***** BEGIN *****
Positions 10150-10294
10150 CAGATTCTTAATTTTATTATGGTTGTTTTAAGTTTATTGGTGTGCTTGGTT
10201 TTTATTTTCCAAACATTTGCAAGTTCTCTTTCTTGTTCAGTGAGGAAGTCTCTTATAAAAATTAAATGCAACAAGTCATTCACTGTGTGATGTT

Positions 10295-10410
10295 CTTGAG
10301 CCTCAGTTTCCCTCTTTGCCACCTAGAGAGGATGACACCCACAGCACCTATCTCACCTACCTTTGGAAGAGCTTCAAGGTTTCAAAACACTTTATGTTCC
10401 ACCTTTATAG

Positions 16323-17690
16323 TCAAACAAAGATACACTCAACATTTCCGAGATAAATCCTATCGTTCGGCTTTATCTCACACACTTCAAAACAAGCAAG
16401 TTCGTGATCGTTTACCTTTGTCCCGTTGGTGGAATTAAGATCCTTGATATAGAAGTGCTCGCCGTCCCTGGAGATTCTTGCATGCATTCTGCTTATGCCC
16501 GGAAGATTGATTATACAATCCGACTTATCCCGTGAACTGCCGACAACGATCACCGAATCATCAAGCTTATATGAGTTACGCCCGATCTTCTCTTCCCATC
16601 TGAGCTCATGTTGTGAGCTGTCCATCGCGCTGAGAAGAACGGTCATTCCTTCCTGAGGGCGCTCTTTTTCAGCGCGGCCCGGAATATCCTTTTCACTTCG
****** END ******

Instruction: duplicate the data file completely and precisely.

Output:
Positions 10150-10294
10150 CAGATTCTTAATTTTATTATGGTTGTTTTAAGTTTATTGGTGTGCTTGGTT
10201 TTTATTTTCCAAACATTTGCAAGTTCTCTTTCTTGTTCAGTGAGGAAGTCTCTTATAAAAATTAAATGCAACAAGTCATTCACTGTGTGATGTT

Positions 10295-10410
10295 CTTGAG
10301 CCTCAGTTTCCCTCTTTGCCACCTAGAGAGGATGACACCCACAGCACCTATCTCACCTACCTTTGGAAGAGCTTCAAGGTTTCAAAACACTTTATGTTCC
10401 ACCTTTATAG

Positions 16323-17690
16323 TCAAACAAAGATACACTCAACATTTCCGAGATAAATCCTATCGTTCGGCTTTATCTCACACACTTCAAAACAAGCAAG
16401 TTCGTGATCGTTTACCTTTGTCCCGTTGGTGGAATTAAGATCCTTGATATAGAAGTGCTCGCCGTCCCTGGAGATTCTTGCATGCATTCTGCTTATGCCC
16501 GGAAGATTGATTATACAATCCGACTTATCCCGTGAACTGCCGACAACGATCACCGAATCATCAAGCTTATATGAGTTACGCCCGATCTTCTCTTCCCATC
16601 TGAGCTCATGTTGTGAGCTGTCCATCGCGCTGAGAAGAACGGTCATTCCTTCCTGAGGGCGCTCTTTTTCAGCGCGGCCCGGAATATCCTTTTCACTTCG